Author Topic: Aftereffects of House Flooding, Need Help Evaluating Options  (Read 1057 times)


  • Bristles
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Aftereffects of House Flooding, Need Help Evaluating Options
« on: August 24, 2016, 01:33:33 PM »
The Background:

My wife and I were on vacation for 11 days and at some point, early in those 11 days, one of our toilets sprung a significant leak. We walked in, weary from a 8.5 hour car ride, to find water raining from the ceilings and most of our stuff on the main floor of the house and basement destroyed. It was not a high point. The silver lining is that we are renters, and we were not responsible for the damage, so all we needed to take care of was our things.

The Dilemma:

Water was running for so long that all of our furniture on the main floor and basement, all of our son's toys, and all of our storage was destroyed. Our most important possessions were either in an area of the house that was undamaged, or with us in the car already. We have since processed everything with insurance and are being reimbursed the full value of these items as well as a month's stay in a hotel near my wife's parents.

However, we just were notified by the builder that the rebuild will take, at minimum, 90 days (!!!). They tore the main floor and basement down to the studs, removed the subfloor, and tore out half the electrical. This leaves us in a pickle. Our property management group cannot reimburse us for extra time in the hotel, but they are waiving our rent during the time of the repair and will be taking care of utilities during the repair. They have offered to exercise a clause in our lease which allows us to terminate the lease at no charge, with the security deposit returned in full.

My Question

Like I said before: pickle.

Do we stay? We love the location, our son has become very used to the area and we were starting to create a network of friends and a routine in the area. On top of that, if we stick it out, we will be living in a whole new house at no charge with no uptick in rent. Staying also means we get to keep some very nice utility rates and we don't have to move our stuff (the restoration service moved our things out and will be moving them back at no charge to us) or go through any of the other headaches of moving (we just moved in 4 months ago). Our area is also pretty dead as far as rentals go right now. It's slow season according to our property management group. 

Do we go? Our rent was on the high side of what we originally wanted, but after a raise I received this year, it stayed at ~22% of our gross income. it is also a bit of a drive for my wife and I, but it was one are comfortable with. It's a lose-lose if we venture too far outside of where we are now. Move closer to work? Wife drives further to school and to family and friends. Move closer to family and friends? I have a much longer commute. From where we are now, we drive about the same amount a month. Our driving would shift proportionally until my wife is done with school. Selfishly, I would love to be able to bike to work but it would take a toll on my wife even though she also wants me to be able to bike to work.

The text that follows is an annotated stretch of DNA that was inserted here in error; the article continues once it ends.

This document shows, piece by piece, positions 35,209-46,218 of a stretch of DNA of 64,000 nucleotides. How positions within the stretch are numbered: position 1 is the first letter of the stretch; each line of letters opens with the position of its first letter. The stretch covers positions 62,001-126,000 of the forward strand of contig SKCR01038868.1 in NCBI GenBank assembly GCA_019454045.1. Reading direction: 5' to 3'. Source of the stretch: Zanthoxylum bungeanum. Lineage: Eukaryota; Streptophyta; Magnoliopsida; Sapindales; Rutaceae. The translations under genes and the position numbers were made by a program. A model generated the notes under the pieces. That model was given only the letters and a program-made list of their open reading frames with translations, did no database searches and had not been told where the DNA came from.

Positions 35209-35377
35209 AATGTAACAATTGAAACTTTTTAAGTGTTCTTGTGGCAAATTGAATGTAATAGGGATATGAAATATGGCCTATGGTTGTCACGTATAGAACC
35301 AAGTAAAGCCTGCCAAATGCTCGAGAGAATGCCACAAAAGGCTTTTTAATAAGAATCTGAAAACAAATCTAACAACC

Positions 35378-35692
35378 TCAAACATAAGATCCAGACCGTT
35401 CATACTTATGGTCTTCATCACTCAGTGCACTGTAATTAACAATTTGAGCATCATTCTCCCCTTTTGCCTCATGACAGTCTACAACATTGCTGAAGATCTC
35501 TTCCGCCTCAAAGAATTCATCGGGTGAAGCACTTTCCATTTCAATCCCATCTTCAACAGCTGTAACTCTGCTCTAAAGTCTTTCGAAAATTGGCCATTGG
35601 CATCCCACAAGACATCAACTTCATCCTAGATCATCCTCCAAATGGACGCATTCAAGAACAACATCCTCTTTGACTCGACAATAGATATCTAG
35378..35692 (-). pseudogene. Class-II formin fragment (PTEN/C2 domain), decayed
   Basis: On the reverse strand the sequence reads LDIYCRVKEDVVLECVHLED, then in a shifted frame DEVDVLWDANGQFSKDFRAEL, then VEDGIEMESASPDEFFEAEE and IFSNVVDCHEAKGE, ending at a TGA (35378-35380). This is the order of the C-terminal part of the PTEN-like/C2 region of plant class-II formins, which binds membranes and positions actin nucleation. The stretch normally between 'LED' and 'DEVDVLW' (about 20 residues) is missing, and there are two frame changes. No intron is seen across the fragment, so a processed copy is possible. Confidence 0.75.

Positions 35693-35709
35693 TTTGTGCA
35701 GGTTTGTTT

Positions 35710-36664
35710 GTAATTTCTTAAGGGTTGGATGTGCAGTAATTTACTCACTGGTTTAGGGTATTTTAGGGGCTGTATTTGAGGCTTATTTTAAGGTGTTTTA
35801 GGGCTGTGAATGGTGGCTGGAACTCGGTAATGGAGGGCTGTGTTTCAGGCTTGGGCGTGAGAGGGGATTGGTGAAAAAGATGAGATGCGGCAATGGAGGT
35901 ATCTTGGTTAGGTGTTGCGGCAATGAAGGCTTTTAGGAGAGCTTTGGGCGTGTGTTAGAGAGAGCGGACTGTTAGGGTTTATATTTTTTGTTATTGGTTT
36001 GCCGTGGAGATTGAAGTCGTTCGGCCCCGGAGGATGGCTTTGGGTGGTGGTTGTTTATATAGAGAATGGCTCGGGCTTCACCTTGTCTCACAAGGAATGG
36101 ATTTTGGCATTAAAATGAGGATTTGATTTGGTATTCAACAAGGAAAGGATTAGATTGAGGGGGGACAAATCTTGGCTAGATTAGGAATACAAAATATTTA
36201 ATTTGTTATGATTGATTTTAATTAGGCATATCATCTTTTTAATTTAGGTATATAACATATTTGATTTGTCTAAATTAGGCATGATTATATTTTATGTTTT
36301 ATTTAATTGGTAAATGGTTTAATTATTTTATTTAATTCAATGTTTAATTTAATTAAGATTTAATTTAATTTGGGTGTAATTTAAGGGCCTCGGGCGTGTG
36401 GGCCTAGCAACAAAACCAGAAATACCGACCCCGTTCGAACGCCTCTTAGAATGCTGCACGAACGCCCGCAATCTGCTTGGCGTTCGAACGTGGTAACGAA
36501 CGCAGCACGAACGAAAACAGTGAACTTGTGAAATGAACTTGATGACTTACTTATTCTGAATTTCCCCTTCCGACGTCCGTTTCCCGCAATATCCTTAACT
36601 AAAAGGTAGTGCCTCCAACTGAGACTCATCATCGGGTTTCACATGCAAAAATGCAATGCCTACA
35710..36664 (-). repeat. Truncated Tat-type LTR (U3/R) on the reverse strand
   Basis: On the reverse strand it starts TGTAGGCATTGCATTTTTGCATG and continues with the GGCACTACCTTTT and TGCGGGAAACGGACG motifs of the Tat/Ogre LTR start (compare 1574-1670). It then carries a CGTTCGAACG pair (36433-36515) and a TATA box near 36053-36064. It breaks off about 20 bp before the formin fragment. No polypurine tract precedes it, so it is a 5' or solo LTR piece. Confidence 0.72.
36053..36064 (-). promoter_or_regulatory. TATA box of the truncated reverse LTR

I am open to any and all advice! Thanks!


  • Handlebar Stache
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Re: Aftereffects of House Flooding, Need Help Evaluating Options
« Reply #1 on: August 24, 2016, 01:47:37 PM »
You need a place to live in for at least 90 days, which IMO is wildly optimistic.
Since the rent has been waived, if you "stay", you are opting to move back in whenever they get the work finished. I personally would do this if you are not expected to move back prematurely & if there is reasonable temporary "extended stay" housing available month to month. You could & should delay getting much replacement furniture until you move back into the rebuilt house.

With This Herring

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Re: Aftereffects of House Flooding, Need Help Evaluating Options
« Reply #2 on: August 24, 2016, 06:16:59 PM »
Just a thought:
If it is slow season, can the property management group stick you in an empty unit while the rebuild is in process?  Perhaps at the same rent or slightly reduced?  If not that, you might look for week to week or month to month rentals.


  • Senior Mustachian
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Re: Aftereffects of House Flooding, Need Help Evaluating Options
« Reply #3 on: August 24, 2016, 09:51:02 PM »
How old is your son? Four months is not that long to become "dug in" to a place. Kids are more resilient than you think.

No way is that unit going to be put to rights in 90 days. If they rush and don't dry everything out properly/replace all damaged material, you could easily end up with mold problems.

I say life just handed you a big, fat Mulligan. Take the money and run. Get as much settlement money out of them as you can. Then go buy all new stuff. On CraigsList, of course. Bank the difference.